Hugh: Vaccines have to be the first line of defence. However most of those who have required intensive care or died from Covid have had one or more chronic conditions, including obesity, diabetes, heart disease, lung disease and frailty. The most effective prevention of all these is regular moderate or vigorous exercise. Our best long-term protection against a very wide spread of communicable and non-communicable diseases is maintaining a high level of cardiorespiratory fitness.

Richard: No intervention in the history of medicine has been as dramatic as the impact of immunisation. It is to vaccines that we turn to fight deadly infections, as we have just witnessed during the SARS-Covid pandemic. In preventing infection by immunising individuals (direct protection), vaccines prevent so many deaths and disabilities and the associated costs to the NHS. But immunisation also protects whole communities through indirect protection (often called herd immunity) through the reduction of person to person spread of microbial pathogens.

Encouraging the public to get vaccinated and exercise is no longer as radical as it once seemed. How do you think attitudes towards preventative healthcare have changed over the years?

Hugh: As far as the use of exercise is concerned, attitudes may have changed but there is no evidence that application has. Indeed we are fatter and less fit than we were in the 1990s. Part of the problem is that we eat about 50% more than we tell ourselves and exercise about 50% less (social desirability bias). Regarding physical fitness, there is absolutely no correlation between people’s perceived level of fitness and their actual fitness.

Richard: The most profound change in the public’s perception of immunisation has been the impact of the internet and social media as a primary source of information – and unfortunately – misinformation. As with all aspects of medicine, the spread of rumours about potentially harmful side effects of vaccines is a major issue. When people are assessing the balance between the benefits and risks of being immunised, the reliability of the information they access is crucial. Social media platforms have become increasingly powerful in influencing decision-making, and countering misinformation is a major societal challenge.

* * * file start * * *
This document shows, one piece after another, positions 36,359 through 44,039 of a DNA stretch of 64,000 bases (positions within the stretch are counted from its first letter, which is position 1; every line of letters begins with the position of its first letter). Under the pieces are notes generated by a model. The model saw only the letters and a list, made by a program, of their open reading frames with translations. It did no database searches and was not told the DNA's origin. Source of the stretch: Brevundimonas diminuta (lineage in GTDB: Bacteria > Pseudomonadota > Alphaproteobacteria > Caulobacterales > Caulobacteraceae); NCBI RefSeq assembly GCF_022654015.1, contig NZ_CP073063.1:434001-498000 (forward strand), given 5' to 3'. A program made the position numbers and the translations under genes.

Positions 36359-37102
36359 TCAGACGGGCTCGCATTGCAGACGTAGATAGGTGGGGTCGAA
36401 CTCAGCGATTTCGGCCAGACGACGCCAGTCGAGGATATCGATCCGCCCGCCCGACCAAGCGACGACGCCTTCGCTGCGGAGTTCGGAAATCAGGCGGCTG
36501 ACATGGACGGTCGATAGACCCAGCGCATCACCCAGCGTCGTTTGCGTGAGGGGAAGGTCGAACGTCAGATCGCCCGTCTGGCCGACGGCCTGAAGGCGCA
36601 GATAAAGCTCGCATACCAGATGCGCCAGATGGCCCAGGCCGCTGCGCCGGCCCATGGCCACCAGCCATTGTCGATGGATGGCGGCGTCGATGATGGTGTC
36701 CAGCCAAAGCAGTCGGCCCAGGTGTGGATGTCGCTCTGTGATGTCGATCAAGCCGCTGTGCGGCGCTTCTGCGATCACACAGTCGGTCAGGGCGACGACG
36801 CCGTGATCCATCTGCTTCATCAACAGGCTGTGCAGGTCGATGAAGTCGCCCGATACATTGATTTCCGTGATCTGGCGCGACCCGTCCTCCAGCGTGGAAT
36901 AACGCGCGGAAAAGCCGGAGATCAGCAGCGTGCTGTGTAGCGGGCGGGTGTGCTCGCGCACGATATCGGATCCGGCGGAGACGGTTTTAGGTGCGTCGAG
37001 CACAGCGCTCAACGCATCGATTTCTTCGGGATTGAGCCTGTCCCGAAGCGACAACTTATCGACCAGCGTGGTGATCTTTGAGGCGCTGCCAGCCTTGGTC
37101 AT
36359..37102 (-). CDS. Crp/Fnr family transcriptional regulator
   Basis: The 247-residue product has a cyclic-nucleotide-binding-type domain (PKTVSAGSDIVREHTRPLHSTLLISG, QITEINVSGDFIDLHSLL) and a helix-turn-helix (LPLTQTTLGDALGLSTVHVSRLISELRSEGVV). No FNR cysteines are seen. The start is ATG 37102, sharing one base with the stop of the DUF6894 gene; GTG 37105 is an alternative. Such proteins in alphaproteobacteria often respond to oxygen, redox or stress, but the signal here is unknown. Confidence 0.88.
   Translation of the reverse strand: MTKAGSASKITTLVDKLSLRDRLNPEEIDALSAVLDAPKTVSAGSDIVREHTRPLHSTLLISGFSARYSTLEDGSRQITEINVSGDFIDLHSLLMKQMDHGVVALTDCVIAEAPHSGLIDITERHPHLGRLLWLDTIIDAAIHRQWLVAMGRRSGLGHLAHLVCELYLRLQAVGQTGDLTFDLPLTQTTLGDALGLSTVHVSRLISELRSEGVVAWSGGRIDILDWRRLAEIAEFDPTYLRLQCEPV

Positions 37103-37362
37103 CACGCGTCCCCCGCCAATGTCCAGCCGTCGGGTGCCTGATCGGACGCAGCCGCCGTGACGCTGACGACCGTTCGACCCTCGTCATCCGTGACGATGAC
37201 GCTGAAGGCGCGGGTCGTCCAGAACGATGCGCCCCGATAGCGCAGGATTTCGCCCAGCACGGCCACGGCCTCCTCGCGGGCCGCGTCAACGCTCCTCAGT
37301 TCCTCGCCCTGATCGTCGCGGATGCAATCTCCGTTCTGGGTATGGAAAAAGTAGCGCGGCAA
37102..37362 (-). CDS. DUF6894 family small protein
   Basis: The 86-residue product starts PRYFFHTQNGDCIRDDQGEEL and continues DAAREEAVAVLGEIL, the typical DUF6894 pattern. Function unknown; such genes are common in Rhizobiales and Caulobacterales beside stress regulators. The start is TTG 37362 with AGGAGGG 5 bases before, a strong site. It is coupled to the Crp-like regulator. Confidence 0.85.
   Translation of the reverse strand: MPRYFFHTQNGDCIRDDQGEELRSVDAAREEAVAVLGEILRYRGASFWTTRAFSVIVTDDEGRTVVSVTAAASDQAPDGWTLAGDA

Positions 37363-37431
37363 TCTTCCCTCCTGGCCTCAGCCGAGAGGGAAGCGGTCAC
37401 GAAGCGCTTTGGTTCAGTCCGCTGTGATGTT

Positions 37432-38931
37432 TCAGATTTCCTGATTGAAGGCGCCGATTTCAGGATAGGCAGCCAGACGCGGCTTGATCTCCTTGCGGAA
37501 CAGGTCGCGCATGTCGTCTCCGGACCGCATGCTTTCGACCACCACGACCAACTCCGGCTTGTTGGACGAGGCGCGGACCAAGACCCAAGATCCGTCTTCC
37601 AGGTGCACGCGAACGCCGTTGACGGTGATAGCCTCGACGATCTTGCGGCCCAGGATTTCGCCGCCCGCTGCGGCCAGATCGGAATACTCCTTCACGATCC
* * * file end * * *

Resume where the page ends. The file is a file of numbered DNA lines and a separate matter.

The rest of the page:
If you could encourage politicians to create one piece of healthcare policy, what would it be?

Hugh: Tax sedentary behaviour? That could be a bit tricky. The best measure might be to include the level of physical activity in the Quality and Outcomes Framework (QOF) which is a voluntary annual reward and incentive programme and helps to decide GPs’ pay. Neither BMI nor exercise levels are currently included; if they were and they helped to determine GP income, it would be a powerful incentive for exercise promotion.

Richard: The most important policy decision would be to radically change the credentials required of those who are appointed to positions in Whitehall and Westminster. Currently, there is a shocking lack of scientific expertise among those who are charged with developing and implementing policies, including health care. As Kate Bingham (who headed up the Vaccine Task Force) made clear in her Romanes Lecture 2021, a background that includes exposure to STEM (Science, Technology, Engineering and Medicine) must be comprehensively integrated into the credentials of those who fashion government policy.  

Do you have any advice for Johnians starting a career in medicine?

Hugh: Great decision! The NHS has many failings but it does have the enormous benefit of relieving doctors of the need to promote themselves and financially they have no incentive to apply unnecessary treatments/operations.

Richard: Identify an area of health care that is important, challenging and interesting to you personally – and go for it!

Professor Richard Moxon’s book How Vaccines Prevent Meningitits and Other Killer Diseases is available to purchase online.

You can purchase Dr Hugh Bethell’s book Get Off the Couch Before its Too Late on Amazon or direct from You can also visit Hugh’s blog here.